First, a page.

One of my favourite things to do as a web developer is design and build Single Page Apps. This means that I work very closely with Web APIs on a fairly regular basis. I have even designed Web APIs myself with varying degrees of success.
There are a lot of advantages to building your application in an “API-first” model and it’s certainly becoming more popular so before you embark on your next big build I’d like to share a few small things you can do which will improve the design of your API in a big way.
Before we get started I’d like to mention that these things are still important even if your API is private. Private APIs have a way of becoming public over time as your application develops and besides that, a good API will accelerate the development of your front end clients, whether they are SPAs, mobile apps or scripts.
Use the correct status codes!
The HTTP standard includes a pretty comprehensive array of status codes for servers to return as metadata for the main body. These codes can provide a great way for consumers of your API to figure out what happened programmatically without having to resort to parsing error messages which is brittle.
Status codes come in the following categories:
- 1xx Informational (mostly for server stuff)
- 2xx Success!
- 3xx Redirection
- 4xx Client error (things the caller can fix)
- 5xx Server error (things the caller can’t fix)
So I’m sure we’re all familiar with 404 NOT FOUND but what about 409 CONFLICT? Returning these more specific codes helps the client act on errors (or different types of successes) in a more appropriate way.
Oh and for God’s sake, don’t return 200 SUCCESS for everything and rely on a message in the body to explain what happened. It’s obnoxious. Which brings me onto my next point…
Don’t include metadata in the body
When your API returns a response to a request, it will send the majority of the data in the body of the response. That is the purpose of the body. But what if the client has requested a paged view of the data? You need to inform the client of various pieces of metadata like the total number of items in the collection. Where does that go?
A common solution to this problem is to return the data wrapped in some kind of wrapper like so:
results: [ ... ]
I don’t like this because it blurs the line between the resource and the method by which the resource was received. So where should the metadata go? In the headers.
The HTTP standard allows for custom headers to be sent along with the response. Originally it was recommended that custom headers be prefixed with an X, as in X-Forwarded-By. This recommendation was retracted due to the difficulty in integrating previously non-standard headers into the standard. An alternative to the X prefix, originally designed to avoid conflicts, is to namespace your headers with your application name. For instance:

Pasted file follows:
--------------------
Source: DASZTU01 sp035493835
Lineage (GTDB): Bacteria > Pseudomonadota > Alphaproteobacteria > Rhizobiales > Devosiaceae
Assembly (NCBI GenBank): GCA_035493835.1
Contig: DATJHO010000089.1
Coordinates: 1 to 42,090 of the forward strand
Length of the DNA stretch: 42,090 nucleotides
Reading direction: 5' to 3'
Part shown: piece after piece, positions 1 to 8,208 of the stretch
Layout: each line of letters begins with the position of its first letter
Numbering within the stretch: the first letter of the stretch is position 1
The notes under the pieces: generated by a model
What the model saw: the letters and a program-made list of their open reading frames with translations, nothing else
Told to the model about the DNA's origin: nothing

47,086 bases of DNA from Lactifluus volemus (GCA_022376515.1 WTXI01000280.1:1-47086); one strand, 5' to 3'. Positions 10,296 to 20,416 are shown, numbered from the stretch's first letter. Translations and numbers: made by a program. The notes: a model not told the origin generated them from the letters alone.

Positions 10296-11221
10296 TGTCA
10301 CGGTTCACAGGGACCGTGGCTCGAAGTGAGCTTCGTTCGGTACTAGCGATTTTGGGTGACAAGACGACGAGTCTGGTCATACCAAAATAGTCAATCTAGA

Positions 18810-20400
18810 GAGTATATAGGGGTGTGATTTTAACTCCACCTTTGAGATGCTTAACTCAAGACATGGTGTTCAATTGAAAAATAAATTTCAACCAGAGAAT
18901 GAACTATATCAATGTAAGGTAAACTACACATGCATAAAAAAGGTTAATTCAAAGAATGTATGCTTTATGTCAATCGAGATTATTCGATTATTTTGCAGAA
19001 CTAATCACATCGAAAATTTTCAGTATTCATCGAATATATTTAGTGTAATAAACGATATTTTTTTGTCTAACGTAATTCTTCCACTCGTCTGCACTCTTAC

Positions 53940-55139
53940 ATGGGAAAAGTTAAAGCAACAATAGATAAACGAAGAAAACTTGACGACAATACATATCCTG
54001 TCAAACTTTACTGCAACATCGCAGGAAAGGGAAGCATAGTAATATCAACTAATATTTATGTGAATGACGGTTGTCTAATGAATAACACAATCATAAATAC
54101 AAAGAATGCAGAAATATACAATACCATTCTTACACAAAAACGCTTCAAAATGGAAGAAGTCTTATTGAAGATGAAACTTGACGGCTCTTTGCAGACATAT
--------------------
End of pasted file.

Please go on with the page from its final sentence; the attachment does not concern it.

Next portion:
Favour multiple fast requests over monolithic ones
When we consume data from an API instead of a traditional post-back model, we have full control over the UI while the data is loading so we are able to display data to the user in a piecemeal fashion and as soon a the data becomes available. Therefore you should favour a design with multiple, focused endpoints that return quickly rather than a single endpoint per page. The total load time may end up being longer but it doesn’t matter so much if my user can’t see the complicated to calculate rating score for the movie for a few seconds while I give her the synopsis to read. It also allows the client to prioritise requests based on the user’s actions. I might never need to load that rating at all if my user doesn’t scroll down that far.
Most web frameworks have a best practice for easily generating detailed API documentation. Use it and keep it up to date as part of your build process. It doesn’t need to have a lot of hand-written description but it does need a list of the parameters and an example of a request and a response. Something as simple as this can shave hours off development time in the form of back-and-forth between the API dev and the client dev. Rely on the contract set out in the documentation not on death by a thousand Slack messages.
I should, in theory, be able to accurately guess the URL of the resource I want to access or the action I want to perform given a few examples. It doesn’t really matter what URL scheme you adopt (The REST standard makes no stipulations for instance) as long as you are consistent and predictable. The Principle of Least Astonishment applies here.
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Steven Poulton is a web developer and technical architect living in Manchester, England. In his spare time he likes to make indie music, make indie games and play with his indie cats.